In John Keats's "Ode on a Grecian Urn," it can be difficult to understand who is actually speaking and who is being addressed. The speaker could be the poet or the urn itself; the audience could be the urn, or the reader, or even the figures on the urn. The use of quotation marks at the poem's end complicates things even further. In the manuscript copy of the poem, there are no quotation marks at all; the final lines seem to be spoken by the same voice as the rest of the poem. In the printed version, quotation marks are used, suggesting that a voice other than the predominant one of the poem is speaking.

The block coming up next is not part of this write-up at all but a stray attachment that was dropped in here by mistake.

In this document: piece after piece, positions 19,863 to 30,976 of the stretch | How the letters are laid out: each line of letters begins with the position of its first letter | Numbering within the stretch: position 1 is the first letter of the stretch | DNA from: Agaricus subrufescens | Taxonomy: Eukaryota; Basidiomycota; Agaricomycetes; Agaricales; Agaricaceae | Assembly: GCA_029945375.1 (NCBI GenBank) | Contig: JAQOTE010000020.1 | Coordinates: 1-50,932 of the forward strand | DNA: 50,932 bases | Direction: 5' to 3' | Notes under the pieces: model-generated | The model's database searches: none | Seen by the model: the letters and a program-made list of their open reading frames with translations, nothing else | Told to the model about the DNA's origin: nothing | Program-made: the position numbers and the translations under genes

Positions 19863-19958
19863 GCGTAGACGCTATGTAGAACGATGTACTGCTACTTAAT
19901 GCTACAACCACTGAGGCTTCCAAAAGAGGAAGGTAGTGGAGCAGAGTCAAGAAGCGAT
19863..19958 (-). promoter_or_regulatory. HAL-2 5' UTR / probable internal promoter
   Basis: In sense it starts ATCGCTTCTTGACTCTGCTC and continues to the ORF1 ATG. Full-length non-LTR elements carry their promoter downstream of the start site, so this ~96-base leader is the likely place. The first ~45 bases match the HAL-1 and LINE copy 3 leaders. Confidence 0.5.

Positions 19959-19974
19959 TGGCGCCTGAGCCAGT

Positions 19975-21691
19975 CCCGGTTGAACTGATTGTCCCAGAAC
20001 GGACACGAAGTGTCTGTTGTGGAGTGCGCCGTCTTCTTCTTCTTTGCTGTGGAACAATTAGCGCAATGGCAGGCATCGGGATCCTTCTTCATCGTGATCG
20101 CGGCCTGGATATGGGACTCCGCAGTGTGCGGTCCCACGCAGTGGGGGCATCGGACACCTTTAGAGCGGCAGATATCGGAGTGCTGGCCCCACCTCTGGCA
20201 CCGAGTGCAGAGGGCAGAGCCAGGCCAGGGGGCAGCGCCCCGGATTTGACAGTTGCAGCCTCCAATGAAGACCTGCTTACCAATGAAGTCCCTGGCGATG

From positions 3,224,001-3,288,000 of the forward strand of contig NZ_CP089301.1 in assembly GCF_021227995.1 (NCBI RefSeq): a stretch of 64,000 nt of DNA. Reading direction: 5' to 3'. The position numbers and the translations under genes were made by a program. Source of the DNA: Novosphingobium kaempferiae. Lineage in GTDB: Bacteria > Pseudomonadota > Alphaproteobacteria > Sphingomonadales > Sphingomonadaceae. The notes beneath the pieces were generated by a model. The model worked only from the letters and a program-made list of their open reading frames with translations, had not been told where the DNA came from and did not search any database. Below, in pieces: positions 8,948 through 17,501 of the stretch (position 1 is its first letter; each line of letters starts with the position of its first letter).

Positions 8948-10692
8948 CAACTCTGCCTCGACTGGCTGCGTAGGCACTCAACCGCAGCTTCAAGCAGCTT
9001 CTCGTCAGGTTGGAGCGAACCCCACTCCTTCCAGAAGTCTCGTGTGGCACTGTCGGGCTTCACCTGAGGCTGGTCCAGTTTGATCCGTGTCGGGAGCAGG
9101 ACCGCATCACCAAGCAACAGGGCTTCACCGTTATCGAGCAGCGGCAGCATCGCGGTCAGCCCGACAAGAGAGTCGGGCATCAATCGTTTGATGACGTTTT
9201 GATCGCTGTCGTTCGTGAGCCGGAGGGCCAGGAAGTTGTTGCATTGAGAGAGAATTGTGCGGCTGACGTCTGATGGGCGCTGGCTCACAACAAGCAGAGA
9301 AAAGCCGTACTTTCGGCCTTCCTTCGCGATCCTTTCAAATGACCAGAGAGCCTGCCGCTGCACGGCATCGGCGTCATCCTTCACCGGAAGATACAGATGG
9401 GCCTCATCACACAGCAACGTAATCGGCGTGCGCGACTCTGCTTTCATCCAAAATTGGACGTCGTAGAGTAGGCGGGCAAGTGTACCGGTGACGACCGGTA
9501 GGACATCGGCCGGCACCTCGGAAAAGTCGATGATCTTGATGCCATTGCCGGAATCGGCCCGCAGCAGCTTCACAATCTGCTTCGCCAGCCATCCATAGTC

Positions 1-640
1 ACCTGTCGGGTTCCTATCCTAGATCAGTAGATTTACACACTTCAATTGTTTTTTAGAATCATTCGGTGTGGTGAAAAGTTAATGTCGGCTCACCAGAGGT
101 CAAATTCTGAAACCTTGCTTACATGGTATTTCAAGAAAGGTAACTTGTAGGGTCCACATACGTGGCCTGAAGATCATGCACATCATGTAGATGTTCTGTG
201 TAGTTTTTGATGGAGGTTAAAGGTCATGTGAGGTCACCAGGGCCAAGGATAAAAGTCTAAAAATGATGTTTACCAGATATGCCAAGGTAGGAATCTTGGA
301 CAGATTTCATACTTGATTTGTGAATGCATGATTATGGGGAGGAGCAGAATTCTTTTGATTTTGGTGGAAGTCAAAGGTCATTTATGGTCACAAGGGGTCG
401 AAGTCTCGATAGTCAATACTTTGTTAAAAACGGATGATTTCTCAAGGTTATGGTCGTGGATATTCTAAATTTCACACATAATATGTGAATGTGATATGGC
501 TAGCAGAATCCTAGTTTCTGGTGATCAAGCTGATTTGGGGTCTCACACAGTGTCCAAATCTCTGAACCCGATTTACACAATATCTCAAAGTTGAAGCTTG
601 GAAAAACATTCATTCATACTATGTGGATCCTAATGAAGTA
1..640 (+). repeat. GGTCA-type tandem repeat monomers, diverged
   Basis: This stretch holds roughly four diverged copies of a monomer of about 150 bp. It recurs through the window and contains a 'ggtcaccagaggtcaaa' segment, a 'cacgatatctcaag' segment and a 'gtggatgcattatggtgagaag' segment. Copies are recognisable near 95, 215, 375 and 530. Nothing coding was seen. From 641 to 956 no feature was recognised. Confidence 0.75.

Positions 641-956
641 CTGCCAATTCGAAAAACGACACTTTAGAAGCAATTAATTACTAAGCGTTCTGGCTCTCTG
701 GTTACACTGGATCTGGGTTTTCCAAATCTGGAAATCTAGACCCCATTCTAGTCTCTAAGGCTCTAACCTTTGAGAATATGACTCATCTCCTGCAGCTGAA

On the face of it, it would seem that the "thou" is the urn, which says the last two lines to "man," or mankind in general. The presence of quotation marks raises the possibility that we are meant to understand the last two lines ironically: they emphasize that this is what the urn says, so it is up to the reader to decide if this is to be taken at face value. On the other hand, if there are no quotation marks, then the last two lines are not a representation of the urn's speech, but a paraphrase of the sorts of things one might gather the urn has to say about art and beauty. In this case, the lines are clearly the speaker's; they may be what the poet thinks about beauty and truth.